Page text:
“In fact, Carson’s two-plus years as the leader of HUD have been marked by failure after failure to do right by this country’s working families,” Porter continued, exposing the secretary’s total lack of awareness of his agency’s jurisdiction, his claim that “poverty to a large extent is also a state of mind,” and his proposal to to slash HUD’s budget.

* * *

Also exposed, thanks to the National Education Association: the horrific record of Betsy DeVos at the Department of Education, where promoting education privatization is a top priority while initiatives to serve special needs and transgender children are being rolled back.

DeVos also wants to repeal federal protections that hold predatory for-profit colleges accountable, to rescind sexual assault guidelines, and to put guns in schools.

National Geographic posted “15 Ways the Trump administration has changed environmental policies,” while The Guardian wrote about the “nosedives” the FDA is taking in warning people about food and drug regulations not being enforced.

Meanwhile, Politico revealed how the Trump administration is rolling back health-care protections for LGBTQ patients.

The more I learned, the more I realized how much is happening “under the radar” — an expression that sounded familiar.

Looking back on my commentary topics over the last 18 months, I realized that I had twice written pieces with that phrase in the title.

That made me question not what was happening, but why it was happening.

* * *

Here are a few possibilities.

One is that many in the Fourth Estate are largely failing to demand and drive accountability. Given that the courts, federal and supreme, are being stacked against democracy and sound Constitutional interpretation, it is urgent that media editors and producers “call a thing a thing,” as the saying goes — especially when the thing is something like racism.

That means not normalizing a dangerously delusional president or treating him like an ordinary candidate in next year’s election.

It means asking tough questions and demanding answers.

It means putting priority issues over advertisers.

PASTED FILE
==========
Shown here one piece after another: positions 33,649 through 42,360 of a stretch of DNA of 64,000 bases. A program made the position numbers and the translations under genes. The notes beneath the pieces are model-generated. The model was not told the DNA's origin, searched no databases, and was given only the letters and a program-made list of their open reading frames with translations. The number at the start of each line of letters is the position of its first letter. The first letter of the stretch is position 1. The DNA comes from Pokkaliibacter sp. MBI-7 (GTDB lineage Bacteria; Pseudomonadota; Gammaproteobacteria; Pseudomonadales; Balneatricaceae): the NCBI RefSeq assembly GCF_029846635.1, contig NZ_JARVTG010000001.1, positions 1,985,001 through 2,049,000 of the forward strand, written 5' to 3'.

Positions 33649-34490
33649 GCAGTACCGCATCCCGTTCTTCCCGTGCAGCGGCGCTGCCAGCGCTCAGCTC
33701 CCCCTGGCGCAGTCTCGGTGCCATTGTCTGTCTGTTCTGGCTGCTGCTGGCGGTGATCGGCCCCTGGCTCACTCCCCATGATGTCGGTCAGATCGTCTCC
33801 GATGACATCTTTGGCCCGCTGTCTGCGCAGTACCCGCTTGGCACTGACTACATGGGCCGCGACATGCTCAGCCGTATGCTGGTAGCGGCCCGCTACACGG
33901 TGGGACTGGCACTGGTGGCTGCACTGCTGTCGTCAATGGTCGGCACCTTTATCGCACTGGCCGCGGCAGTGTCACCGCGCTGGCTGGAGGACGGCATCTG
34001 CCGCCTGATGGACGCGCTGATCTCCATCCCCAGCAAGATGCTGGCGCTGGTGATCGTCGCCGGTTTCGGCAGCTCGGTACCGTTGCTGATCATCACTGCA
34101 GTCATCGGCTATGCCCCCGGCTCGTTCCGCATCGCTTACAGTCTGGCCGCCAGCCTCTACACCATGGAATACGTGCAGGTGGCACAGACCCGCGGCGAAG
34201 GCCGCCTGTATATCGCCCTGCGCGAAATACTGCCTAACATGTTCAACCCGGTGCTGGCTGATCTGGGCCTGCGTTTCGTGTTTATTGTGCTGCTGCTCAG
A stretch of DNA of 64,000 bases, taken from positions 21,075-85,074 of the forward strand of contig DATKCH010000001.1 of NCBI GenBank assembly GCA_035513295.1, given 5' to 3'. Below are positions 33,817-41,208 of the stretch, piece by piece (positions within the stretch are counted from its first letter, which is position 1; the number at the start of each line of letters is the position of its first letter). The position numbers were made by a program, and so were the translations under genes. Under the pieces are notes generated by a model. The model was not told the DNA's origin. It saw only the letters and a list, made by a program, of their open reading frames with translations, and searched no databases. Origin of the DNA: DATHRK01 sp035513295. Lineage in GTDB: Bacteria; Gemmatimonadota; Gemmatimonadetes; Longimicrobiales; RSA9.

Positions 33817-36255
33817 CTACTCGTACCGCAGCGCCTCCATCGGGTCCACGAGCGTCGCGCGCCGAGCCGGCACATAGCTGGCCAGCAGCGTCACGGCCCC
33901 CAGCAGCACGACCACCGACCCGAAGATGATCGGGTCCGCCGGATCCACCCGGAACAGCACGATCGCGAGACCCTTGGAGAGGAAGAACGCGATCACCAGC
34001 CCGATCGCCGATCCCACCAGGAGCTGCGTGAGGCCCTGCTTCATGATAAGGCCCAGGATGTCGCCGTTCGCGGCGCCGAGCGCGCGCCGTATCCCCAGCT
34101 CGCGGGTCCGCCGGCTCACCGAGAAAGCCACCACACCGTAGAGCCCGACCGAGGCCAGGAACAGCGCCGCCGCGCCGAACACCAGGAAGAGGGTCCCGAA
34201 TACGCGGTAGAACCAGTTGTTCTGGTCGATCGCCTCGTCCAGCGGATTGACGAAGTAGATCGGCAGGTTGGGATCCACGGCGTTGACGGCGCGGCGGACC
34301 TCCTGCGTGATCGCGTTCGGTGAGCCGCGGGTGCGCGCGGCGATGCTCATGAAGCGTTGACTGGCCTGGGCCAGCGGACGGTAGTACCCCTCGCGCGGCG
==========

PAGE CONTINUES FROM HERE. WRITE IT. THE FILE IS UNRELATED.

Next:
Further, the Democratic Party must realize this is no time to pussyfoot. Its strong suit is plurality, which must not become its pitfall.

Democrats need to unify, fight, respect boundaries, message wisely, and start saving the United States of America. Equally, entities and individuals inside and out of government must vociferously say “No!” when Trump breaks rules, bullies, and acts crazy.

Americans, no matter how tired or disillusioned, must demand leadership that recognizes the slippery slope of looming dark days — because it’s not only about the economy, jobs, and health care. It’s also about our future and our survival as a democratic beacon to the world.

Perhaps yesterday might have been too early to act, but surely tomorrow will be too late.

Like what we do? Help us keep doing it!

We rely on the donations and financial support of our readers to help make The Commons available to all. Please join us today.

What do you think? Leave us a comment

Editor’s note: Our terms of service require you to use your real names. We will remove anonymous or pseudonymous comments that come to our attention. We rely on our readers’ personal integrity to stand behind what they say; please do not write anything to someone that you wouldn’t say to his or her face without your needing to wear a ski mask while saying it. Thanks for doing your part to make your responses forceful, thoughtful, provocative, and civil. We also consider your comments for the letters column in the print newspaper.

Comments

We are currently reconfiguring our comments software. Please check back if you’d like to read or leave comments on this story. —The editors

Originally published in The Commons issue #524 (Wednesday, August 21, 2019). This story appeared on page D2.

Share this story

Links

Related stories

More by Elayne Clift